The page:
* UK police say case the most sophisticated of its kind
* Santander UK says no staff involved in case
* Lawmakers warned UK losing battle against cyber crime
By Matt Scuffham
LONDON, Sept 13 British police said on Friday
they had smashed an "audacious" and sophisticated plot to take
control of the bank Santander UK's computer systems and
steal millions of pounds.
Detectives, who described the plot as the most significant
case of its kind, said they had arrested 12 men who had
allegedly fitted a device in a Santander branch in southeast
London capable of transmitting the entire desktop contents of
the bank computer.
"In effect, this allowed the suspects to take control of the
bank computers remotely," said a spokesman for London's
"The device had been fitted and officers believed that the
group would imminently have been in a position to go
operational," he said, adding they had avoided
Santander UK said a bogus maintenance engineer pretending to
be from a telecoms firm had fixed the device, which police
described as a keyboard video mouse, to a computer in the Surrey
It said it had been aware of the alleged fraud and had
worked closely with officers, adding no staff members had been
"It failed and no money was ever at risk," the bank said.
"Santander operates multiple levels of controls to protect
customers' funds and this attack would not have been
Detectives from the Metropolitan Police's Central e-Crime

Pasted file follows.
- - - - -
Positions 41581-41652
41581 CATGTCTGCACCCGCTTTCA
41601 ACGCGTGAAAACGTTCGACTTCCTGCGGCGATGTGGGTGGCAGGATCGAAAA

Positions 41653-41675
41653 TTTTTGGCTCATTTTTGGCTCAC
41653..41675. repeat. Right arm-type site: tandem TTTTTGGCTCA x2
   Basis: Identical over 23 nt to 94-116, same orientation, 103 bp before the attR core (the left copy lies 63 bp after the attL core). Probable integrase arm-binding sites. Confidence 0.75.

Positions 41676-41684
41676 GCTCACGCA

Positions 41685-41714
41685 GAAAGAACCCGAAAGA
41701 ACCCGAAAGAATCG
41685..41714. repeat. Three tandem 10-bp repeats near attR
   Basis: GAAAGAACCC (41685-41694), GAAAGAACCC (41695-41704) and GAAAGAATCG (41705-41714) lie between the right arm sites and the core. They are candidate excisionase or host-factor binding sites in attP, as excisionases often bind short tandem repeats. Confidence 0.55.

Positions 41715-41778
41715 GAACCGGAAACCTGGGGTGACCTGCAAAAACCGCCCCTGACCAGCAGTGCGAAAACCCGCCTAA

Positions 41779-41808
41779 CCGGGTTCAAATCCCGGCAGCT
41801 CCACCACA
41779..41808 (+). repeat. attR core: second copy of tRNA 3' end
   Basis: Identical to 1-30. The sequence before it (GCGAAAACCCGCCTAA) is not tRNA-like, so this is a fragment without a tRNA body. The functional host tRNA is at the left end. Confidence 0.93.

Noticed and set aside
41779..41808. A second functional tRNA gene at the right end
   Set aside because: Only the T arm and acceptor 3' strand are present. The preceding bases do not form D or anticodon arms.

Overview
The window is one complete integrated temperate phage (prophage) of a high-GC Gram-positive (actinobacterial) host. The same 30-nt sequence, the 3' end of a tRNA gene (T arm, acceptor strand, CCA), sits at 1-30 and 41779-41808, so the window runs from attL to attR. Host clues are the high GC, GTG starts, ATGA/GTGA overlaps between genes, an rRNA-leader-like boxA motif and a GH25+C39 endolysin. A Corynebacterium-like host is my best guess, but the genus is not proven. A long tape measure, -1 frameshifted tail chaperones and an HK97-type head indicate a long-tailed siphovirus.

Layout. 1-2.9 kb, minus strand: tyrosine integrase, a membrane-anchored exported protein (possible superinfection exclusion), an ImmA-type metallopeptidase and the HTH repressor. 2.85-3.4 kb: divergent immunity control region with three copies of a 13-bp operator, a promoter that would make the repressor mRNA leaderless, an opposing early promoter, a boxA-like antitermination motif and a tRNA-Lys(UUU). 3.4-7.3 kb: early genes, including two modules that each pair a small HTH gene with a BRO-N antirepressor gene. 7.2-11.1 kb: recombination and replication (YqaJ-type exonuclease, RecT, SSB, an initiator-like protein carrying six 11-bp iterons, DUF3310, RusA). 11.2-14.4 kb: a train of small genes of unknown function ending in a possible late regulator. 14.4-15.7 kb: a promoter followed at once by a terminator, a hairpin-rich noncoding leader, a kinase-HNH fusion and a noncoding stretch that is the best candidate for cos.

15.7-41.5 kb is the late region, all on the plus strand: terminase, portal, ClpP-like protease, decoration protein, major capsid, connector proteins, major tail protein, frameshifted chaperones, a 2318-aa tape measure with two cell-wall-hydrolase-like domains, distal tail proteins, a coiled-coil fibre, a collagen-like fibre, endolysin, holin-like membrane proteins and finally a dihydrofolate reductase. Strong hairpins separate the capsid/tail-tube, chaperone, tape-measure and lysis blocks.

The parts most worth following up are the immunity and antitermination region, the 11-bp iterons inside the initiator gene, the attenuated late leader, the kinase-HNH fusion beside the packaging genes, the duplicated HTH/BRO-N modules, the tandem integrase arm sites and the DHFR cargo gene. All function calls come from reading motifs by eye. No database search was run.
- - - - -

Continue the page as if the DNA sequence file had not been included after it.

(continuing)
Unit said they had arrested 11 men at an address in west London
and another man in central London on Thursday, while houses
across the capital were raided.
The 12 suspects, aged between 23 and 50, are being held in
custody at a London police station.
Cyber crime has become a major threat to companies and
financial institutions. In July, U.S. federal prosecutors
charged five men responsible for a hacking and credit card fraud
spree that cost companies more than $300 million, the biggest
cyber crime case filed in U.S. history.
A week later, a panel of lawmakers said that Britain was
losing the battle against cyber crime and needed a new crack
crime unit to fight the growing problem.
The cost of cyber crime to the British economy is estimated
to be between 18 billion and 27 billion pounds ($28.5-42.7
billion) and British financial services firms lost a total of
5.4 billion pounds as a result of fraud last year, according to
Fraud cost retail banks 475 million and online banking fraud
cost 40 million pounds.
London police said Thursday's arrests were the result of a
long-term, intelligence-led operation and had been achieved by
working in partnership with banks.
"This was a sophisticated plot that could have led to the
loss of a very large amount of money from the bank, and is the
most significant case of this kind that we have come across,"
said Detective Inspector Mark Raymond.